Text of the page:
Top Risks 2019

US-China relations are hitting the skids. The future of the Middle East is doubly uncertain now that US President Donald Trump wants to pull American troops out of Syria. Meanwhile, politics in Washington, DC are about to become a bitter smackdown.


And don't forget about the possibility of a no-holds barred cyber conflict.

But are any of these things the most important risks to watch in 2019?

Every January our parent firm, Eurasia Group, publishes a Top Risks report, which identifies the major political and geopolitical risks to watch in the year ahead. The full report is online (see it here), but here's a one sentence version of each risk to pique your interest (and your pulse.)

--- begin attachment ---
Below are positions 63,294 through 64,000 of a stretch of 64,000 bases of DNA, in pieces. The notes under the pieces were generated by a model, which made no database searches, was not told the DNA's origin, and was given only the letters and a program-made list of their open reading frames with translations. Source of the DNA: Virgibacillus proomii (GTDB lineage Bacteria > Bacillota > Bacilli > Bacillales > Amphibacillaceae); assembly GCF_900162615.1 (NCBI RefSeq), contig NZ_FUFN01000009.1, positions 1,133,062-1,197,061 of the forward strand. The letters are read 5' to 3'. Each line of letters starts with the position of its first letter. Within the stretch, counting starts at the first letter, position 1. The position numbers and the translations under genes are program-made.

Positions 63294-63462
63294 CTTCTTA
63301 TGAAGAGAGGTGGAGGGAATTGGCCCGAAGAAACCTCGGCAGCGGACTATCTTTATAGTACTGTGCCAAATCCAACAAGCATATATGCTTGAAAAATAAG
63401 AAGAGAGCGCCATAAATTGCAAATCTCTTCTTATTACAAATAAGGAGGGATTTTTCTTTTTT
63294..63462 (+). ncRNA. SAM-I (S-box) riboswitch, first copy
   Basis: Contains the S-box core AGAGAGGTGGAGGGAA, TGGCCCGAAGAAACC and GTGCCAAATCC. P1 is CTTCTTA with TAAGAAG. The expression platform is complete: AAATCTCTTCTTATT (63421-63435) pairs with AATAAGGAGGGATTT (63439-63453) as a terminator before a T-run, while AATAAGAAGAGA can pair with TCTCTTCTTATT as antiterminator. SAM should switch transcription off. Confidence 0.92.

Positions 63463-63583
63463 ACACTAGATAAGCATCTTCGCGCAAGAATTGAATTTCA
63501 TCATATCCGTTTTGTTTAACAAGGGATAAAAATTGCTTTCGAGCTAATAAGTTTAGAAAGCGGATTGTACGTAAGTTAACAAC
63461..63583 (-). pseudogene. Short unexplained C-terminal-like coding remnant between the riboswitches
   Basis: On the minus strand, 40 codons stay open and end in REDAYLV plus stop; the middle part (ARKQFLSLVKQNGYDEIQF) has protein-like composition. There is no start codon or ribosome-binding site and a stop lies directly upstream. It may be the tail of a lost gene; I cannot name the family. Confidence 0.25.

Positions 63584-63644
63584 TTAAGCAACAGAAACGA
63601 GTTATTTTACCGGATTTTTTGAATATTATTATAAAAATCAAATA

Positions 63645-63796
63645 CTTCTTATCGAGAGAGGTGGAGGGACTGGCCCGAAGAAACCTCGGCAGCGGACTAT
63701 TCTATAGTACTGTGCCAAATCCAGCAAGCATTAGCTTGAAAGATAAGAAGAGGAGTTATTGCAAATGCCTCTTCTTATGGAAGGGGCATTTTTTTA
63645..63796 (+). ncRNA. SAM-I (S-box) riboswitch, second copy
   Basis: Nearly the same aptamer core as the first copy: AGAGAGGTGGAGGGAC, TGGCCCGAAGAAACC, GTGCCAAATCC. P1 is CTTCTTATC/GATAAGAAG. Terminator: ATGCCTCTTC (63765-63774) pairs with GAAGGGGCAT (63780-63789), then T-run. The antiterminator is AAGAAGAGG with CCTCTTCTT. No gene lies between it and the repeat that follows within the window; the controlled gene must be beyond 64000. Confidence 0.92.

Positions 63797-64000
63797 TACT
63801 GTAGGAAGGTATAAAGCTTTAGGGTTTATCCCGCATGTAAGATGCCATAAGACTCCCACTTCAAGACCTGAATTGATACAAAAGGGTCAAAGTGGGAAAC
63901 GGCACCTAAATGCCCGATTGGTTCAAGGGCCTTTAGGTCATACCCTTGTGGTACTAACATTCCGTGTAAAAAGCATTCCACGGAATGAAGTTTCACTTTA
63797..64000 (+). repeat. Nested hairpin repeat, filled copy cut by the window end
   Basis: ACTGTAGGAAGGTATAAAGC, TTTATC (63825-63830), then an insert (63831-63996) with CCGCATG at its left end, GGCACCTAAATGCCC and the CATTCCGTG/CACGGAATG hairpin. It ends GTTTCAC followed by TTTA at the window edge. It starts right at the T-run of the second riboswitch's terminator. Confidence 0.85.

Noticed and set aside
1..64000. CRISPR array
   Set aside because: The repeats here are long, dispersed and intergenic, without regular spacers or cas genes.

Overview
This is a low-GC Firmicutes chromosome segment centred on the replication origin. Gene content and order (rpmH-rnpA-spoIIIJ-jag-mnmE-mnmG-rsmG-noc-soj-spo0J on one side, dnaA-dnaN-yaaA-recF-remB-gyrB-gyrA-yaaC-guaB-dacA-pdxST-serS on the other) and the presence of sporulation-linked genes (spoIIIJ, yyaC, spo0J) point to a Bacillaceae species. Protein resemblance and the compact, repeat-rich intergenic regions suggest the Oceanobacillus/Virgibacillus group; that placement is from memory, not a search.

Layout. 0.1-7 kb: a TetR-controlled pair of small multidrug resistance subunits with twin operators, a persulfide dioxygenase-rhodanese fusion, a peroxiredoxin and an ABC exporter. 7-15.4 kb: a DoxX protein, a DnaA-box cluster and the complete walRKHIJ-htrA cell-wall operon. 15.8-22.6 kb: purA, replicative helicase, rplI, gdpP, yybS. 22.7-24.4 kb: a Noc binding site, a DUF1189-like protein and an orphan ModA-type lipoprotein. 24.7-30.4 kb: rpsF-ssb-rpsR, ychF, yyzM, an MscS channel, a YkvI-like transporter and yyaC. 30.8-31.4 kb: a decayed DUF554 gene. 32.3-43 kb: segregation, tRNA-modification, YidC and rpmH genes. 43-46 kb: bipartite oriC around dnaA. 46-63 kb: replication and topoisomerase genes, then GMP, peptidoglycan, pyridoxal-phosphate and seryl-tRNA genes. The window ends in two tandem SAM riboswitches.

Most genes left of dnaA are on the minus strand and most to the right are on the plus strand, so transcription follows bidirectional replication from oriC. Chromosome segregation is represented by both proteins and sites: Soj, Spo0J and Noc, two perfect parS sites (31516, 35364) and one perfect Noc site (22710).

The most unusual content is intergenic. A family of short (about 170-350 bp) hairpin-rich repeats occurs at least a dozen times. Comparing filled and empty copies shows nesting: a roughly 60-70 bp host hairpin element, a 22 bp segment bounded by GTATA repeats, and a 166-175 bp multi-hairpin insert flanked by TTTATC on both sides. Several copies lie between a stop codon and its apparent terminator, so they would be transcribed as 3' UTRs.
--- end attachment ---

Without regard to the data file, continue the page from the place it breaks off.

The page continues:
Let us know your thoughts

10. Nigeria's presidential election, which pits the ailing President Muhammadu Buhari against business tycoon Atiku Abubakar, could return an inconclusive result that leads to post-election upheaval in Africa's largest economy.

9. Ukraine: A little tension between Moscow and Kiev helps the presidents of both countries at home, but as Russia seeks to influence Ukraine's presidential and parliamentary elections this year, the armed standoff between the countries could get hot again, fast.

8. Mexico's popular and powerful new president, Andres Manuel Lopez Obrador, brings to office a centralized style and spendthrift plans to tackle inequality and security that could rattle Latin America's second largest economy.

7. Coalition of the Unwilling: Trump may be unpopular at home and among the globalist elite, but a growing group of populist, nationalist, and authoritarian leaders around the globe will all bolster Trump's revisionist impulses on the world stage.